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CISOs Navigate Legal Risks After Former Uber Executive’s Conviction


SAN FRANCISCO – Over the past few years, high-profile legal cases and lawsuits have sent shockwaves through the CISO community and raised questions about the liabilities that come with handling corporate security incidents.

In October, former Uber chief security officer Joseph Sullivan was convicted for his role in covering up details of a 2016 data breach from federal authorities. Meanwhile, in 2020, investors filed a lawsuit against several SolarWinds executives - including security executive Tim Brown - following the massive supply-chain attack on the company.

While both of these incidents were very specific in how they played out, they have put a new focus on the risks that CISOs take on during their jobs. Anne Marie Zettlemoyer, chief security officer with CyCognito, said this week at the RSA Conference that before the Sullivan conviction, CISOs were not thinking about employment contract negotiations that included legal representation or Directors and Officers (D&O) insurance, which is a type of liability insurance typically given to executives to protect them from claims that may arise from certain decisions.

“I think that started to really make us assess our own risk profile,” said Marie Zettlemoyer. “We spend every day, every waking hour trying to defend a business and the infrastructure and do the right thing for their risk tolerance, and we forget to think about implications of our own.”

The federal jury in October found Sullivan guilty of obstruction of proceedings of the FTC and misprision of felony - which means seeing and being knowledgeable of a felony conducted by others - in connection with his attempted cover-up of a 2016 hack of Uber. Sullivan attempted to cover up the breach through paying the hackers a $100,000 payment under the guise of a bug bounty reward, according to prosecutors. When the FTC was investigating a separate, previous breach in 2014 of Uber, Sullivan also worked with Uber lawyers overseeing that inquiry, including the General Counsel of Uber, but he never mentioned the security incident to them, according to the Department of Justice.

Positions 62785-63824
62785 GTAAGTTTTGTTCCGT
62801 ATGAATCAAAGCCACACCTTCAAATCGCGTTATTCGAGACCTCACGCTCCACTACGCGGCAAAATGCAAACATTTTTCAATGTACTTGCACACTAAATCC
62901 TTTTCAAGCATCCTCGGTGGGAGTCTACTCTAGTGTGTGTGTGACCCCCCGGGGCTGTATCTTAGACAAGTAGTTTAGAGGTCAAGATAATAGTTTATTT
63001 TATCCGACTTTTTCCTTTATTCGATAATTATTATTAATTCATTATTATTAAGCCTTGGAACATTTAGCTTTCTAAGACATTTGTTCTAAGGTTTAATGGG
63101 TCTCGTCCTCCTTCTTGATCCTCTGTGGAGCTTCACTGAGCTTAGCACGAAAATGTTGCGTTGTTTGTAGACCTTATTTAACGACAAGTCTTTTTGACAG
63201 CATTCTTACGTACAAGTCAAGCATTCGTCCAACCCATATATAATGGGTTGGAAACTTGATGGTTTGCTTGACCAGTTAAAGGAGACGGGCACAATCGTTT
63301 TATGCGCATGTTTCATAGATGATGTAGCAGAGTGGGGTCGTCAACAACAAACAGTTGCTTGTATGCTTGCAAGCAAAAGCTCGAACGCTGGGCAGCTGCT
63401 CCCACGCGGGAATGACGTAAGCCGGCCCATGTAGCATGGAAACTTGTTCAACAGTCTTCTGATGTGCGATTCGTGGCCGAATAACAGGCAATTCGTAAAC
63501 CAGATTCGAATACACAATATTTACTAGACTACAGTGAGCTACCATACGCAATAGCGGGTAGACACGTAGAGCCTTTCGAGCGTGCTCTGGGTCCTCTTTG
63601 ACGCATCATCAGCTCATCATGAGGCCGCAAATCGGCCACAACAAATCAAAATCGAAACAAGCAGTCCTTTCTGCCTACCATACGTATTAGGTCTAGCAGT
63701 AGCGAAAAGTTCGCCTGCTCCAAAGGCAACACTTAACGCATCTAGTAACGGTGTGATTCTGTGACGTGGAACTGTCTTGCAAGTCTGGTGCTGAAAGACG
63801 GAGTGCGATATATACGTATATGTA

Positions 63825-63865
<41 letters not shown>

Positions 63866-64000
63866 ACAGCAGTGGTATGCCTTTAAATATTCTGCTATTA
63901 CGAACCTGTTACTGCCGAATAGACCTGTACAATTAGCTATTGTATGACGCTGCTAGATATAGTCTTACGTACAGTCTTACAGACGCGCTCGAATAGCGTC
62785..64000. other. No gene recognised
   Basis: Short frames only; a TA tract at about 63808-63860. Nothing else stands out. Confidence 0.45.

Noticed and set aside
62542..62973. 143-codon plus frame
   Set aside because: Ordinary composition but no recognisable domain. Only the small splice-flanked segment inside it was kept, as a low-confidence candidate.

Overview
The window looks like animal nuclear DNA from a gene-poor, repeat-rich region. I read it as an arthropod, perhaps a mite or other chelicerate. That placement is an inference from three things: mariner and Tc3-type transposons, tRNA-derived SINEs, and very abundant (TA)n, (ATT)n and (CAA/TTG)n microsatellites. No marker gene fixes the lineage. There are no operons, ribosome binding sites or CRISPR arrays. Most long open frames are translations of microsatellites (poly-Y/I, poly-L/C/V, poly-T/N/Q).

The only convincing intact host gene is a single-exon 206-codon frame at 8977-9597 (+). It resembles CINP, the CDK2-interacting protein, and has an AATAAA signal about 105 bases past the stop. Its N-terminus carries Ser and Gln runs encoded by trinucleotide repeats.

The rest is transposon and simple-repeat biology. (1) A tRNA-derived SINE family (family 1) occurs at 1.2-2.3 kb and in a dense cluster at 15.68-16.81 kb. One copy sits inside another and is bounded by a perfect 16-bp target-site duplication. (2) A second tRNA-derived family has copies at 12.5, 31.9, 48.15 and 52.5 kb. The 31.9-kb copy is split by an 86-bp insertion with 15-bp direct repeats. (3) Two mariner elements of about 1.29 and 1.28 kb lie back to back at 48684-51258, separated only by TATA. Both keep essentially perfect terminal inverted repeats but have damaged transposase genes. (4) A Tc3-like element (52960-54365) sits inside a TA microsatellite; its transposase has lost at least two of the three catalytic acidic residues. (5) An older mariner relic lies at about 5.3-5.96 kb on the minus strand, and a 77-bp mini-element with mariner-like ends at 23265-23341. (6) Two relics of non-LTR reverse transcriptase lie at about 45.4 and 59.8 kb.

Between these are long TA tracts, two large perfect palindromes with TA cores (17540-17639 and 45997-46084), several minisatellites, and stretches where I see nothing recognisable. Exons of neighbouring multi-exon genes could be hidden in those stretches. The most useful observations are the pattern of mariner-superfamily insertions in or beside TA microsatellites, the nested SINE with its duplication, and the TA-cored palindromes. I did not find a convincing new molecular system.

“We spend every day, every waking hour trying to defend a business and the infrastructure and do the right thing for their risk tolerance, and we forget to think about implications of our own.”

Speaking this week at the RSA Conference, Lisa Monaco, U.S. deputy attorney general, said Sullivan’s acts were “very, very different from a mistake made by a CISO or compliance officer in the heat of a very stressful time.”

“This was intentional activity, misleading the FTC and other intentional conduct found by the jury, [that was] very very different, and nothing to do with, the well-meaning and stressful work that CISOs and compliance officers have to deal with in the heat of the worst days of their lives, if they’re undergoing a breach,” said Monaco.

Still, Kirsten Davies, CISO at Unilever, said the incident brings a “whole new focus of lens” around the responsibilities that CISOs take on, whether it’s dealing with a security breach or with evolving regulatory compliance like the White House’s Cyber Incident Critical Infrastructure Act of 2022, which enacts 72-hour data breach reporting requirements.